Fri | Dec 9, 2022

Receiver report tracks transfer of Arc Systems assets to Arc Properties

Published:Friday | August 9, 2019 | 12:00 AMNeville Graham - Business Reporter
The Supreme Court building in downtown Kingston.

Interim receiver Ken Tomlinson has reaffirmed in a second report to the court that properties owned by Arc Systems Limited were transferred over time to a company called Hilda Corporation and subsequently transferred two years ago to another company called Arc Properties Limited.

Hilda Corporation appears to no longer exist, the receiver alleges, based on a check of records in St Lucia where the company was registered.

Tomlinson was appointed to wind up Arc Systems in May over commercial debt of $25.8 million reportedly owed for a consignment of construction steel or rebars from Exclusive Holidays of Elegance Limited, a transport company headed by Montego Bay businessman Fred Smith.

Norman Horne is a shareholder of both Arc Systems and Arc Properties, based on formal documents. Both Hilda and Arc Properties have guaranteed loans for another of Horne’s companies, Arc Manufacturing, according to Tomlinson’s report.

The receiver, who was ordered by Justice David Batts to track down any assets and associated companies of Arc Systems, has asked the company for all records and documents related to the period 2008-2018.However, Arc Systems’ attorneys have said no records exist, since the company has not been trading since 2009, an assertion that Tomlinson has challenged in his report, citing transactions with National Commercial Bank Jamaica beyond that period.

Arc’s attorneys, Archer Cummings & Company, to whom Tomlinson wrote on June 4 requesting “a listing of all companies in the Arc Group”, have advised the receiver that notwithstanding media reports, there is no entity called Arc Group, and that Arc Systems itself has no associate companies.

Arc’s lawyers have also stated that the court order requires production of records only for 2014 and beyond, another assertion that Tomlinson’s lawyers have dismissed as an incorrect reading of the court order in a letter to Archer Cummings that gave Arc Systems a deadline of July 10 to comply.

Asked whether he had received the documents on Wednesday, the interim receiver told the Financial Gleaner he was not prepared to discuss any aspect of the case.

However, reliable sources indicate that records covering 2014-2018 have been produced.

Properties transferred between 2009 and 2012

Tomlinson reported to the court that Hilda Corporation started to take control of the assets of Arc Systems from 2009, based on his tracking of activity around the company.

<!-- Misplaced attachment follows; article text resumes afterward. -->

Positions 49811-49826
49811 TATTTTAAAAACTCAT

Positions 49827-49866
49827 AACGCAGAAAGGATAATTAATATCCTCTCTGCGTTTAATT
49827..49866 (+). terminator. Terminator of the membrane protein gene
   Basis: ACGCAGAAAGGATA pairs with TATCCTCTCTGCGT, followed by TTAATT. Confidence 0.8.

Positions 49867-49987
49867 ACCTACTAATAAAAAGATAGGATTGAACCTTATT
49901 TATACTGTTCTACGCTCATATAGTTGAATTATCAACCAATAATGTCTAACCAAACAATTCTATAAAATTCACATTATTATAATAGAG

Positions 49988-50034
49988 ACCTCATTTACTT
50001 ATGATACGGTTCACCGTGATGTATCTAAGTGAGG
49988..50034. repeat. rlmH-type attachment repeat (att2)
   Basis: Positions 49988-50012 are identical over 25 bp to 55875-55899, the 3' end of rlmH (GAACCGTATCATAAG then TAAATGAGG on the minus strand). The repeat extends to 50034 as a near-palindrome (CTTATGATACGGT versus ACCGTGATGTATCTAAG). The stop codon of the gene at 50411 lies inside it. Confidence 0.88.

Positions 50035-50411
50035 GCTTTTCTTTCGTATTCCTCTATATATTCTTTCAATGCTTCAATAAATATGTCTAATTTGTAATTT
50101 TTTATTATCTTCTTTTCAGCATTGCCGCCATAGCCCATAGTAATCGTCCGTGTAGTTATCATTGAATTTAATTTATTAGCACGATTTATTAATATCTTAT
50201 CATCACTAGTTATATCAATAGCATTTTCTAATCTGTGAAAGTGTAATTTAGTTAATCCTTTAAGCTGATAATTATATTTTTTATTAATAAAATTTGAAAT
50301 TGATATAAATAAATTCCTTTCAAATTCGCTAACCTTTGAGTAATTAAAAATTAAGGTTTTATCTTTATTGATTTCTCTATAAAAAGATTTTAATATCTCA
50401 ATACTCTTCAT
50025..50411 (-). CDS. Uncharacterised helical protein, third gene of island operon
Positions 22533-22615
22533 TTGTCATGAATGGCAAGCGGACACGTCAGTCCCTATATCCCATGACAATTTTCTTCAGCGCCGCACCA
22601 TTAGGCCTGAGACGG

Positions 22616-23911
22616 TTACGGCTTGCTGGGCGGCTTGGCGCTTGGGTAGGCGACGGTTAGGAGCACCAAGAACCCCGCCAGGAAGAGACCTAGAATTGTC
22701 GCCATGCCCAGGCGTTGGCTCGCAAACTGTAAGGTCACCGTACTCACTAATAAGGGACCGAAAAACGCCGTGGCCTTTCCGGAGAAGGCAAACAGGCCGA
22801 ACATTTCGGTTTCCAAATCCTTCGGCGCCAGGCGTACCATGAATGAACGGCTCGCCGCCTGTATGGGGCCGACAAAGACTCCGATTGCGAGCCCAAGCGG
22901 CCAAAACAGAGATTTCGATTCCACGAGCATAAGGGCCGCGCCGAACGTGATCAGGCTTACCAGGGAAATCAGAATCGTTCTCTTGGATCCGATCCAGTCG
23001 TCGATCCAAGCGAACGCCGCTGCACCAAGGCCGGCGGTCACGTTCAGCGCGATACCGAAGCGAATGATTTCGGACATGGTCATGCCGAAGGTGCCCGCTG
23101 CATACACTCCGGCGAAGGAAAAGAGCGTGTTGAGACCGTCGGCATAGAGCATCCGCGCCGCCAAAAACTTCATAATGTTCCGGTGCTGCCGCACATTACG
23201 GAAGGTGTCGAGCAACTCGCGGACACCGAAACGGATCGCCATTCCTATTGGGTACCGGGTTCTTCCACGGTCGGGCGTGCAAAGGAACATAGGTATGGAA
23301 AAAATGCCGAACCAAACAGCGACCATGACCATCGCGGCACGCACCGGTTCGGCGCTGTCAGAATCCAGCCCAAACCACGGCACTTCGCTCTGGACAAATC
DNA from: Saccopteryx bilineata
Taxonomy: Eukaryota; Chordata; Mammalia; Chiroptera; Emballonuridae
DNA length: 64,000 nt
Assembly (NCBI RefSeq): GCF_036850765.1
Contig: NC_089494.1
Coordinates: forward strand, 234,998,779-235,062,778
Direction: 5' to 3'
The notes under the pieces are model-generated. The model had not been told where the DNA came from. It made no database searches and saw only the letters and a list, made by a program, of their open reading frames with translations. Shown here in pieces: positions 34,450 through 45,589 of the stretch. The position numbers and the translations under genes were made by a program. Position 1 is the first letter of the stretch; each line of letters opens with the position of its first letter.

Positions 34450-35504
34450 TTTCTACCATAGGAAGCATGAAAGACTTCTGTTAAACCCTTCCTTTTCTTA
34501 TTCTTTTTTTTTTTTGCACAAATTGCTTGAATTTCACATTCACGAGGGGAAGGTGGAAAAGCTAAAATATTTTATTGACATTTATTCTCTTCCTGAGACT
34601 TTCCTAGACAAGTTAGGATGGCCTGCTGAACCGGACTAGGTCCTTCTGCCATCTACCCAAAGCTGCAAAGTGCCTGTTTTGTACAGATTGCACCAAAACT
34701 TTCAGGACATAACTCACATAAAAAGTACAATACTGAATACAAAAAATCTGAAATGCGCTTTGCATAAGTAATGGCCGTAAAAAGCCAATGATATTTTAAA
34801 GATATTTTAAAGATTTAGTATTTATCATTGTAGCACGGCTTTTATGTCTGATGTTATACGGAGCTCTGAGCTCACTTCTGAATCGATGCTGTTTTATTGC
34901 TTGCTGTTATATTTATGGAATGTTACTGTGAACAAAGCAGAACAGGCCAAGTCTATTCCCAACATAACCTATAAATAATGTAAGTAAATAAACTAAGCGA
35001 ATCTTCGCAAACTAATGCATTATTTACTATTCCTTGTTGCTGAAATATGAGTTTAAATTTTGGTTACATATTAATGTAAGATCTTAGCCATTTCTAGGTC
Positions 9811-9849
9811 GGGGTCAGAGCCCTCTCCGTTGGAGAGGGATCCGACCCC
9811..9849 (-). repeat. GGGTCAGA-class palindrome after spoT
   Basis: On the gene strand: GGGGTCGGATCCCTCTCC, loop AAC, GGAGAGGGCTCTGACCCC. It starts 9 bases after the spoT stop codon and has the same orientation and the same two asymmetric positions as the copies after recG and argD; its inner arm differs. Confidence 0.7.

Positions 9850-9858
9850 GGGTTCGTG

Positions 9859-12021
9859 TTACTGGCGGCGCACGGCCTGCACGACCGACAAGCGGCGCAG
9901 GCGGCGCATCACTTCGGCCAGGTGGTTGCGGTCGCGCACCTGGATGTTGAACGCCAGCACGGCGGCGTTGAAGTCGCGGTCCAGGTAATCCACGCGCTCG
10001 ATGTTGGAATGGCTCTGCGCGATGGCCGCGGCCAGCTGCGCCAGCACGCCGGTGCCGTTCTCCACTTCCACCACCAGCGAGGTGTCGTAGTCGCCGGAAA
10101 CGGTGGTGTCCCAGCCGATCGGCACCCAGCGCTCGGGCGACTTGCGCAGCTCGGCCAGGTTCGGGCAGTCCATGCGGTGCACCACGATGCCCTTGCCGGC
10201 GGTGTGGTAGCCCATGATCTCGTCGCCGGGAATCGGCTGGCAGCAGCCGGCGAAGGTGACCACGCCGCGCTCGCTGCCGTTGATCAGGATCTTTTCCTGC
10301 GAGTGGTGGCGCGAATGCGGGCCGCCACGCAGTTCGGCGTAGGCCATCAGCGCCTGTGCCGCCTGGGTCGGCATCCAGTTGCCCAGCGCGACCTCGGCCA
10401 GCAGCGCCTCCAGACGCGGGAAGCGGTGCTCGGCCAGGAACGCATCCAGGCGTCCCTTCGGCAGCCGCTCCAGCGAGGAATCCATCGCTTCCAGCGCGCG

“Various data reviewed at the National Lands Agency indicated that 24 properties previously belonging to Arc Systems Limited were transferred to Hilda Corporation Limited between June 2009 and January 2012,” the report said.

The properties were later transferred from Hilda to Arc Properties under a Reconstruction and Merger Agreement, or RMA, dated June 14, 2017, according to the report. Tomlinson, in his first report to the court in June, also referenced loans secured by Arc Systems Limited from NCB between April 2011 and December 2011, while alleging that mortgages covering the loans were transferred from Arc Systems to Hilda Corporation with the consent of NCB. In the July 24 court hearing, Tomlinson acknowledged under questioning from Arc’s lawyer that the mortgages on properties transferred from Arc Systems were the responsibility of the transferees.

Companies Office records show that Arc Systems has two directors - Lackie Horne, who is brother to Norman Horne; and Sholton Brown, who testified in court that he was the personal assistant to Norman Horne. The primary shareholders are listed as Norman Horne with 48.8 million shares, brother Lackie Horne with 3.05 million shares, and sister Charlotte Alexander with 9.15 million shares. Another 13 minority shareholders each hold shares ranging from 41,829 to 52,286 units.

Tomlinson reported that according to the RMA, Hilda Corporation was to cease to exist on or before December 31, 2017, and that his checks of records in St Lucia indicate that Hilda is no longer registered there as an international business company.

All the properties previously transferred from Arc Systems to Hilda Corporation, according to Tomlinson, are now held by Arc Properties. He also reports that Norman Horne and Charlotte Ann Hayles are the only two directors and shareholders recorded for Arc Properties Limited since its incorporation on January 18, 2017.

Tomlinson’s report also notes that documents have placed Arc Systems, Arc Properties and Arc Manufacturing at the same address – 14 Bell Road in Kingston. However, Brown, in testimony to the court on July 24, said that Arc System’s address was 7 Ashenheim Road.

The receiver also referenced a company called Arc Systems Panama, about which he has requested explanation from Arc System’s lawyers as to whether it has any connections to Arc Systems Limited and what has become of it.

The hearings into the winding up order against Arc Systems resume in the Supreme Court on September 19, when Batts expects to hear closing arguments in the case. Tomlinson’s second report was filed with the court ahead of the July 24 hearing.